3. Take photographs.  Now it's time for the beauty shots!  I take photos of the projects (for the instruction sheets and for myself).  I then edit the photos and breathe a sigh of relief.

Repeat all 9 steps for each segment.

Once I make it to the studio, there's still a little bit more prep to do.

In the photo above you can see the big metal baker's trays lined up on the tables.  Each tray is for a single segment.  When I, or any of the guests, get to the studio, we get our segments ready on a tray.

Then those trays are carried into the studio for setup on the set.


 Once in the studio, you set up the supplies and step-outs for filming.  We go over the order of events and get everyone in the studio on the same page in terms of what's happening.



And as completely glamorous as the whole experience is, there is a lot of standing around and waiting for all of the technical issues -- sound, cameras, lights, etc.


In the oh-so-very-flattering photo above you can see Kathy -- the producer -- and Kevin -- the sound guy -- adjusting my mic pack and my IFB pack.  An IFB is a little thing I wear in my ear so that I can hear Kathy when she's in the control room and I'm on set.

This is a peek at the control room:


Anyway, once we set up and go through everything, we wait for the lighting and camera angles to be adjusted.  This was one of those waiting times:


Here's the view from where I'm standing:


There are four cameras and they get moved all around depending on what we're doing.  Cameras 1 and 2 are almost always catching a side angle.  Camera 3 is an overhead camera on a long arm.  It shoots from above and it means that we have to work upside down.  This can be very confusing to first time guests and I often find myself flipping their work around during the segment.  Camera 4 is almost always the straight on camera.  You can see that it has a teleprompter attached to it.  This means that I don't have to memorize things!  Yay!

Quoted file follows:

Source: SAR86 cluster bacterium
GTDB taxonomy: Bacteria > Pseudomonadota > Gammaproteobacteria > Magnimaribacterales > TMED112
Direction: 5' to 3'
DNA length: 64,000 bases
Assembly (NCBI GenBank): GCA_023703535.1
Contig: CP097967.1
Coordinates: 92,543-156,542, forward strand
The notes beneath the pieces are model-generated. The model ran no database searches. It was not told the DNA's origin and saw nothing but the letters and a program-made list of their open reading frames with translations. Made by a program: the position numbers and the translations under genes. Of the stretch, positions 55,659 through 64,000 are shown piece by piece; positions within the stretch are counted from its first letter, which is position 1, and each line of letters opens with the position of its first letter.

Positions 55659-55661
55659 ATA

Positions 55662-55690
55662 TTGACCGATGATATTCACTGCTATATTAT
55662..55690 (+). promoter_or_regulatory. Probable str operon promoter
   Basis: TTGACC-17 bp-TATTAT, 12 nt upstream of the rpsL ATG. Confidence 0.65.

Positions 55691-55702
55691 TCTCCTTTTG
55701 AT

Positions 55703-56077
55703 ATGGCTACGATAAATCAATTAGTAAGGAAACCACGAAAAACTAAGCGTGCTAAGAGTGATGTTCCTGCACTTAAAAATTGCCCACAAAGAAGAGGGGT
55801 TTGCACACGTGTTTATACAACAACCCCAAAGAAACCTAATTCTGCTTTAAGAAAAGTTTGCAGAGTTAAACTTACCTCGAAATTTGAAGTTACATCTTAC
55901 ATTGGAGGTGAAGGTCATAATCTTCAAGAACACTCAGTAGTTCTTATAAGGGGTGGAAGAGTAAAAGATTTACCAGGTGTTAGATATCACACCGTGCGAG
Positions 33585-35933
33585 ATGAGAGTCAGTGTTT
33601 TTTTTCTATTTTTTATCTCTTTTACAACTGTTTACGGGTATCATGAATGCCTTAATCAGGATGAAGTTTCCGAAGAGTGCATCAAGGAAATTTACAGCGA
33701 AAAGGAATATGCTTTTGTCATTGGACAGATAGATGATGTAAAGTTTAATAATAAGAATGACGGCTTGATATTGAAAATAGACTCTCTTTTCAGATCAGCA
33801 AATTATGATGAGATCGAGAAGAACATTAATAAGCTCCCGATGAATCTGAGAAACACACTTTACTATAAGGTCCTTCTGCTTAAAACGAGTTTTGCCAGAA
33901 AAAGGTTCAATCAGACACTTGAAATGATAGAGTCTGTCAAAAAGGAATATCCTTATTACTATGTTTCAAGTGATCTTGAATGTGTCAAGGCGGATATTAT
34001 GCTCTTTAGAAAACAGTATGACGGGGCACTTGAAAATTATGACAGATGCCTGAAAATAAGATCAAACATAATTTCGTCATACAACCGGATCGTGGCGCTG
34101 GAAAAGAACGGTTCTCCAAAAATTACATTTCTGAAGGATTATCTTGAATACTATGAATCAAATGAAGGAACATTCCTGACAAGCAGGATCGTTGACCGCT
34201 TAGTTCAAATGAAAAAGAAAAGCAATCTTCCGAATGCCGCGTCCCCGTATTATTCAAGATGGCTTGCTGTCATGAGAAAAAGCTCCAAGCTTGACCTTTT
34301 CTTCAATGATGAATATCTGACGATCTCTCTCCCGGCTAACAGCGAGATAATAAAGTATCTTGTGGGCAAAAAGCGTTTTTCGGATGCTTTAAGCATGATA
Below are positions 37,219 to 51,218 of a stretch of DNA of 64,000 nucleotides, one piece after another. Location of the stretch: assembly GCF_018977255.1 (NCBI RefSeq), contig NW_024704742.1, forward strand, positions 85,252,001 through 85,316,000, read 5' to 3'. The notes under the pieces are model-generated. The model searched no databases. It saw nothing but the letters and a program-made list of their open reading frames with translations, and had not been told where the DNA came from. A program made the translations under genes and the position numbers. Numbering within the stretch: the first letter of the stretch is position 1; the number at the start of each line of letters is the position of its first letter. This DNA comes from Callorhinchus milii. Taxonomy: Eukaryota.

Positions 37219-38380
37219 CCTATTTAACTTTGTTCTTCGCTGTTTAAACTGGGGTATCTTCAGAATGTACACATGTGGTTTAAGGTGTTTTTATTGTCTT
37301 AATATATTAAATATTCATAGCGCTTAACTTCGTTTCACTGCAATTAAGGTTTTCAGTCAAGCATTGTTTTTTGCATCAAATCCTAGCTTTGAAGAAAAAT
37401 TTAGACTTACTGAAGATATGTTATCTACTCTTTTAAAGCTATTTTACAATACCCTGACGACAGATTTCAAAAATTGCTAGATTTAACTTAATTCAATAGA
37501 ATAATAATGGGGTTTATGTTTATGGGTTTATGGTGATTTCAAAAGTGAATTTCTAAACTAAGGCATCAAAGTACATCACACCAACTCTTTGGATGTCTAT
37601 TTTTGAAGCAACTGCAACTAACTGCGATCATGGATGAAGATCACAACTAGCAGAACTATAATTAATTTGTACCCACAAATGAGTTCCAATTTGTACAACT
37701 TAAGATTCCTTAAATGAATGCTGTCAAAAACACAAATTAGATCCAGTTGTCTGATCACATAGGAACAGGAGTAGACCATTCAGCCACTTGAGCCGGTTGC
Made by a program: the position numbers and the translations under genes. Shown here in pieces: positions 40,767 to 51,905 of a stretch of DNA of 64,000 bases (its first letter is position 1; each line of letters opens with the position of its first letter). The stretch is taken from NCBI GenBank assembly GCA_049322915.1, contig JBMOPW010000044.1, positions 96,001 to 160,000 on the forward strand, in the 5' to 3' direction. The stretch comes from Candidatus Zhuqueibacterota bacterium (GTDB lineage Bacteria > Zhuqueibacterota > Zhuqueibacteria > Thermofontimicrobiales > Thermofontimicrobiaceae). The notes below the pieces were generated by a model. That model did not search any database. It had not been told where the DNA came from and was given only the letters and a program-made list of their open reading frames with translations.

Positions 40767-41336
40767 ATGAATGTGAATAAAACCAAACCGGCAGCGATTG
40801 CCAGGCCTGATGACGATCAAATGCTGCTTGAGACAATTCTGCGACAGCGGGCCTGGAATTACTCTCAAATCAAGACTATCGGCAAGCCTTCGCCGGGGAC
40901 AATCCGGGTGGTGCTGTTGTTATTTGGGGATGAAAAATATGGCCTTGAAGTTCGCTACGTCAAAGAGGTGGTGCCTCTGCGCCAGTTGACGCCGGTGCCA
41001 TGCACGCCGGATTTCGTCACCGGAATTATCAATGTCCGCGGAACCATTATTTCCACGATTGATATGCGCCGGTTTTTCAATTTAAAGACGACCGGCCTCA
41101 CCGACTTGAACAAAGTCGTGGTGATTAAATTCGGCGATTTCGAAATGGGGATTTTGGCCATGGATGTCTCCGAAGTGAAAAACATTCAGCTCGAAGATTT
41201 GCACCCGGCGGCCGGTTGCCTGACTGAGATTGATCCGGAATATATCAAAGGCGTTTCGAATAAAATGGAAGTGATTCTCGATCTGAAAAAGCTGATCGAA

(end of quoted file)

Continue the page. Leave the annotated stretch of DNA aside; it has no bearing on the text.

Once the floor crew gets the signal from the control room that we're ready to go, the floor director counts down and we're off!  The actual filming is always a blur of adrenaline and craft supplies!  I'm trying to listen to the guest and ask good questions, make sure that everything looks right for the camera, pay attention to the time and keep things on track, help the guest with anything she/he needs, and listen to Kathy in my ear.   And, of course, when I'm by myself filming a segment I'm listening to Kathy in my ear, trying to work upside down, paying attention to the time, talking the entire time I'm working -- silence on how-to TV is not a good thing -- and trying to remember to point out the important bits and pieces of the technique as I go.

It's a rush!  I love the craziness of it!

No matter what shoes I wear, my feet hurt by the end of the day.


The days can be long.  I'm in the makeup chair at 7:30am each and every day.  Some days we're done by 6pm.  Some days I don't leave the studio until 8pm.  

I love it.

Thanks for stopping by!